5.10.2011

05.10 Tue

T U E S D A Y
May 10, 2011
Doug Peterson & Angela Olson Halsted


Theme: The Runs — Two theme answers are clued "Good place for a run" and two theme answers are clued "Bad place for a run."

Theme answers:

  • 20A: Good place for a run (WRIGLEY FIELD).
  • 34A: Bad place for a run (NATIONAL BANK).
  • 41A: Good place for a run (VAIL, COLORADO).
  • 56A: Bad place for a run (SILK STOCKING).
Happy Diez de Mayo, everyone! Your friendly neighborhood PuzzleHunk is back, this time with a review of a crossword co-constructed by our regular hosts, Doug and PuzzleGirl. Yes, the most exciting tag team since Larry Owings and Dan Gable is back with another fun puzzle. I guess they're too modest to brag about their own creation (unlike certain crossword bloggers), so they trusted me to steer the ship for the day. Ooh, what's that block of ice floating in the horizon? Hmm, let's get closer and find out!

The contrast between "good" and "bad" places for runs provided a nice balance, and alternating the "good" and "bad" places from top to bottom was an elegant touch. Sure, I didn't have to dig deeply to discover the theme, but the fact that this wasn't the usual game of "what do these long entries have in common" made the solving experience feel more unique and, thus, enjoyable. Had the puzzle been four "good places" or four "bad places," it would have felt much more stale. Instead, this one was kicked up a notch.

The theme entries themselves are also better than what I would expect for a puzzle with this theme. A duller puzzle would have used BASEBALL PARK instead of WRIGLEY FIELD, for example. Sure, Wrigley's a good place for a run only if you're a Cubs fan (or a fan of the visiting team, when it scores), but the answer's much more interesting and fun to figure out. The same goes for VAIL, COLORADO, a much livelier entry than MOUNTAIN SIDE (or some other 12-letter entry that refers to skiing).

The overall difficulty struck me as the perfect Tuesday puzzle. Were it not for some errors early on, I might have been able to finish in a normal Monday time. A Tuesday puzzle should have a couple of write-overs, though, so no complaints here. Thanks, Doug and PuzzleGirl, for the fresh approach and an entertaining solve!

Bullets:
  • 5A: Dairy Queen treat (CONE). Ever try to make an eight-letter word (like, oh, say, maybe BLIZZARD) fit into four squares? It's not as easy as it looks.
  • 23A: "Doesn't bother me" (I'M COOL). And I'm a sucker for multiple-word phrases in my grids.
  • 29A: Lethargic (LOGY). Yogi was logy after eating a hoagie in the pic-a-nic basket he stole from an unsuspecting camper.
  • 47A: Sweet companion (SOUR). Anyone else try SOFT at first? You know, as in "soft and sweet?" Anyone? (Sigh.)
  • 2D: Provides with more heat? (RE-ARMS). Terrific clue (heat = guns).
  • 6D: Passe wedding vow word (OBEY). Today we use "submit."
  • 21D: Love interest in the song "Copacabana" (LOLA). Here's where my adoration of Barry Manilow works against me (well, here and at pickup bars). As any "Copacabana" fan knows, this could have just as easily been TONY or arguably even RICO. In fact, TONY is the better answer because the song is about Lola and Tony is her love interest.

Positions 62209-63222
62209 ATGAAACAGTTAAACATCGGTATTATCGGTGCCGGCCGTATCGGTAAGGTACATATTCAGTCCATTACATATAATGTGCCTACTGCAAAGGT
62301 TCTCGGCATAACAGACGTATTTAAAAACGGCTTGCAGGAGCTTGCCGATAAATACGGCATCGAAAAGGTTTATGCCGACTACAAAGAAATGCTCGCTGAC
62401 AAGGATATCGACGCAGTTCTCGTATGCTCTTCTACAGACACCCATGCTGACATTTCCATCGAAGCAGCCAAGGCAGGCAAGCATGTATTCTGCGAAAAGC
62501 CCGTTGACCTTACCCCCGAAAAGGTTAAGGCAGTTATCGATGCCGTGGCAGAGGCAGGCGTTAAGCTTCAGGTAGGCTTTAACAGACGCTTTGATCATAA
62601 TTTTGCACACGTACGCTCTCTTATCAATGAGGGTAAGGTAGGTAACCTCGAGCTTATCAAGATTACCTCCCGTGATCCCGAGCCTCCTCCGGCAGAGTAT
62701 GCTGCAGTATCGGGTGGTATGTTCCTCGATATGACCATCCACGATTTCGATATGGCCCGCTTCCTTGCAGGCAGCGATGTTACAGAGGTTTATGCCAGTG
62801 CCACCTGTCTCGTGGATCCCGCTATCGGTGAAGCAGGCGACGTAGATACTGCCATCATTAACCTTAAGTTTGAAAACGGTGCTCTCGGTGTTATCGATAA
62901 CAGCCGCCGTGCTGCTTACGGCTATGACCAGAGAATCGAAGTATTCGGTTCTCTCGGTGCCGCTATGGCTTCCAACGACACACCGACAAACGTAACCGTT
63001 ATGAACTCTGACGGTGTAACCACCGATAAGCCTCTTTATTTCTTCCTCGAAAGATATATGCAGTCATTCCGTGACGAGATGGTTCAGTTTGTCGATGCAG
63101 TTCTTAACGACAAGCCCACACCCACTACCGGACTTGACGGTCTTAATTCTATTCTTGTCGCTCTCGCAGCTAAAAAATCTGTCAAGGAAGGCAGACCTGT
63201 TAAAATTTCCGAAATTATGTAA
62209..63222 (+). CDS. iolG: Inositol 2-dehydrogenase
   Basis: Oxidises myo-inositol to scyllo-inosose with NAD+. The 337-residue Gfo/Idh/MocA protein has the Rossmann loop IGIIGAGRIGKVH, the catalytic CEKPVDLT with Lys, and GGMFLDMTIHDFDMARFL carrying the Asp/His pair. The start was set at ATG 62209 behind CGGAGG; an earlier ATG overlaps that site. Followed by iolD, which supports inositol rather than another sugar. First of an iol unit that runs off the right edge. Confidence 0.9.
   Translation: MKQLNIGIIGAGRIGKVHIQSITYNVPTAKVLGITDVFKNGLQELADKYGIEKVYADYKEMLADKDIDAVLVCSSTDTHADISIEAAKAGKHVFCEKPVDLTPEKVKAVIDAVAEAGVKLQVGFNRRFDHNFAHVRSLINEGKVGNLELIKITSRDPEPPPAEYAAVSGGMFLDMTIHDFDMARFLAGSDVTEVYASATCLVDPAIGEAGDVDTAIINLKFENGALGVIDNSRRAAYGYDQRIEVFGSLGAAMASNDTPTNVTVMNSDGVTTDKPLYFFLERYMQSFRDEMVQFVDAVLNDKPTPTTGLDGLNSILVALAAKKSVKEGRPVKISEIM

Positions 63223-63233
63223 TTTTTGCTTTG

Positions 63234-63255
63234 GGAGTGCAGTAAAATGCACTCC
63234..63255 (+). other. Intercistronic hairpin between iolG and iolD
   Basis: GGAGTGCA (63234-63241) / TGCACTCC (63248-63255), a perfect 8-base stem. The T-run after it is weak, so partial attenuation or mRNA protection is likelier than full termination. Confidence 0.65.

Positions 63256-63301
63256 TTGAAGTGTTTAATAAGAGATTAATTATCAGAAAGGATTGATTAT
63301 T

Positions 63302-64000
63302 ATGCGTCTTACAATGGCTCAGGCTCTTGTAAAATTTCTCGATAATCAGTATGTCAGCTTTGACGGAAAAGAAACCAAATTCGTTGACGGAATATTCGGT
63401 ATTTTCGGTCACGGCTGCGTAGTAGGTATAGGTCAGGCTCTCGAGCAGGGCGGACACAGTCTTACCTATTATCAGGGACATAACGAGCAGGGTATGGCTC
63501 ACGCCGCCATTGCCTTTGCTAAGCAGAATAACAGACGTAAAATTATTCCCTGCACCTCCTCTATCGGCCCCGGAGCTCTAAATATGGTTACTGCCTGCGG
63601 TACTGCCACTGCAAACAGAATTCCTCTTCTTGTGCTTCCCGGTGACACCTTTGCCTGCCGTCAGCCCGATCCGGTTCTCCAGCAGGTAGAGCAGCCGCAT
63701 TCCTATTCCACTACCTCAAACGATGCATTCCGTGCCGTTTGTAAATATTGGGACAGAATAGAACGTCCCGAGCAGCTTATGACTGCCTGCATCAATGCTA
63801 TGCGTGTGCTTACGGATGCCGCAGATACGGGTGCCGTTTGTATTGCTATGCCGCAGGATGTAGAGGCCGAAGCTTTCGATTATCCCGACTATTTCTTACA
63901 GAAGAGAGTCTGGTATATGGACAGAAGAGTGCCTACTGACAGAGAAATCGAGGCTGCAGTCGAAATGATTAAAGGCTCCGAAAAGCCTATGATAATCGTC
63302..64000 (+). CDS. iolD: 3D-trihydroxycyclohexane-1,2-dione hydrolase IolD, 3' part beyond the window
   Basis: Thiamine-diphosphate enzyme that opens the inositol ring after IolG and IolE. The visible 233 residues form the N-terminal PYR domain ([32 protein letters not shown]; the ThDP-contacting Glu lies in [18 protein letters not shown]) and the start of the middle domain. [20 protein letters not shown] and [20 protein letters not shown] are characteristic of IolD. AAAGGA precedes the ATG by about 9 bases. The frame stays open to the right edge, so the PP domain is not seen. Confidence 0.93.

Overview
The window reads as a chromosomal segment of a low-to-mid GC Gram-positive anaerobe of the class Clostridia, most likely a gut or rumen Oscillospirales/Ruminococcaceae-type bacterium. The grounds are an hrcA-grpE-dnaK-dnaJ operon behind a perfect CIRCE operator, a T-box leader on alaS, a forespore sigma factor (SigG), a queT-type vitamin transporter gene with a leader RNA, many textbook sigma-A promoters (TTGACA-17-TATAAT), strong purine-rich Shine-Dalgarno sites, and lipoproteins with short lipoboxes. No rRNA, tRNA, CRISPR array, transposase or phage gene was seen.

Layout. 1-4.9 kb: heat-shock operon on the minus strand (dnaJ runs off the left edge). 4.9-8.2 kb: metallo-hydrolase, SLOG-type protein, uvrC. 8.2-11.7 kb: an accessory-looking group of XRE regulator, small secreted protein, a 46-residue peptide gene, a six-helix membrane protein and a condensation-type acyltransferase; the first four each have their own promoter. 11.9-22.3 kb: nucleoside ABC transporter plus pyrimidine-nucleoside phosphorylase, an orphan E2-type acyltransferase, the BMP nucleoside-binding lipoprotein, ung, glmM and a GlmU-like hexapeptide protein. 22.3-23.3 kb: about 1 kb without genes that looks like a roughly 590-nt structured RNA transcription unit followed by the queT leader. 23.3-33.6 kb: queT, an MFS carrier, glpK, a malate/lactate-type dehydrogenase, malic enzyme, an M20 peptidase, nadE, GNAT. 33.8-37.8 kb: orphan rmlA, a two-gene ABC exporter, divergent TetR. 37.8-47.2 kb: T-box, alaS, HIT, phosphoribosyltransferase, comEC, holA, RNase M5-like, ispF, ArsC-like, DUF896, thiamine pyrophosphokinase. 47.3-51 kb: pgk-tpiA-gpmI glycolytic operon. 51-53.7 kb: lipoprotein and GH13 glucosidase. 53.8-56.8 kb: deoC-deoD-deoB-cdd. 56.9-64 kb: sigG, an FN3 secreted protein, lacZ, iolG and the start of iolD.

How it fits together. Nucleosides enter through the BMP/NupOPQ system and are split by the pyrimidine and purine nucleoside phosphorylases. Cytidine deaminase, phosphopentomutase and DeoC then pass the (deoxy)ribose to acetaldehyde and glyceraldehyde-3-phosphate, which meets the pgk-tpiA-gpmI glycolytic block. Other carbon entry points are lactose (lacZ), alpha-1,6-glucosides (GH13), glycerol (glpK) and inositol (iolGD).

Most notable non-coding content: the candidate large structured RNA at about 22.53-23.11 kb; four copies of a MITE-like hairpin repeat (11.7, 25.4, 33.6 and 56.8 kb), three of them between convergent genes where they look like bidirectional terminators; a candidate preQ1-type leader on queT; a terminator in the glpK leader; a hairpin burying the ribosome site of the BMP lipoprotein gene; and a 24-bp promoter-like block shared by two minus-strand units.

• 31D: Chuckleheads (YOYOS). I just like to say "chucklehead" aloud--it makes me smile every time.
  • 44D: Horn & Hardart eatery (AUTOMAT). I've heard of automats but never Horn & Hardart. Fortunately this was gettable from the crossings. This seems like the type of clue and entry that turns a Monday puzzle into a Tuesday puzzle.
  • 59D: Chestnut's stablemate, perhaps (BAY). I so wanted HAY for the answer to this. It didn't occur to me until just now that BAY, like chestnut, is not just a hair coat color on a horse but also a term used to describe horses of that color. In other words, it's perfectly normal for horse people to refer to horses as "chestnuts" or "bays." But I still want the answer to be HAY. If only there was a football play called a HLITZ.
Crosswordese 201 Round-up:
(a little harder than your normal 101 lesson, but you're ready for it)
  • 64A: Lofty abode (AERIE).
  • 66A: Oklahoma tribe (OTOE).
  • 22D: Sicilian volcano (ETNA).
  • 33D: River through Aragon (EBRO). Aragon is a purty state. It's the one jes' northa Califore-nye-ay.

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Everything Else-- 1A: Colorless (DRAB); 9A: 1972 Olympics star Mark (SPITZ); 14A: Get a better int. rate, perhaps (REFI); 15A: Genesis victim (ABEL); 16A: Hidden repository (CACHE); 17A: Qualify for (EARN); 18A: "Jeopardy!" creator Griffin (MERV); 19A: Clay who was the "Idol" runner-up to Ruben Studdard (AIKEN); 24A: Logo on many a Richard Petty race car (STP); 25A: Inventor Whitney (ELI); 28A: Bug-loving org. (NSA); 32A: Schindler portrayer (NEESON); 36A: Raced (TORE); 39A: Reuben bread (RYE); 40A: Hairpieces, slangily (RUGS); 46A: "Portnoy's Complaint" writer Roth (PHILIP); 48A: Aptly named Quaker cereal (OHS); 51A: Gloomy guy (GUS); 52A: Eastern philosophy (TAO); 54A: Danshui River capital (TAIPEI); 59A: It might end in a sack (BLITZ); 62A: Molecule part (ATOM); 63A: Singer with Crosby and Stills (NASH); 65A: Discipline with poses (YOGA); 67A: Long (for) (YEARN); 68A: Hostage-rescue acronym (SWAT); 69A: Travel (WEND); 1D: Attracted (DREWIN); 3D: #1 Toto song that mentions Kilimanjaro (AFRICA); 4D: Game played in a hall (BINGO); 5D: Arthur's castle (CAMELOT); 7D: Soft ball (NERF); 8D: Lisa Marie's dad (ELVIS); 9D: "Going under the knife" knife (SCALPEL); 10D: What dues need to be (PAID); 11D: "Gross!" (ICK); 12D: Pop __ question (THE); 13D: Meditative sect (ZEN); 25D: Biblical twin (ESAU); 26D: __ Island (LONG); 27D: Signs, as a deal (INKS); 30D: "The __ With the Dragon Tattoo" (GIRL); 34D: 1994 role for Jodie (NELL); 35D: Fiddling emperor (NERO); 36D: Common sitcom rating (TVPG); 37D: Honolulu's island (OAHU); 38D: Reformer Jacob (RIIS); 42D: Inhabitant (CITIZEN); 43D: Autumn birthstone (OPAL); 45D: Neck-biting nickname (DRAC); 48D: Morphine or codeine, e.g. (OPIATE); 49D: Muppet man (HENSON); 50D: Sounded relieved (SIGHED); 53D: Signs off on (OKAYS); 55D: "You don't have to remind me" (IKNOW); 56D: Cooking instruction (STIR); 57D: Pack away (STOW); 58D: Forum attire (TOGA); 60D: Wrangler competitor (LEE); 61D: 401(k) alternative, for short (IRA).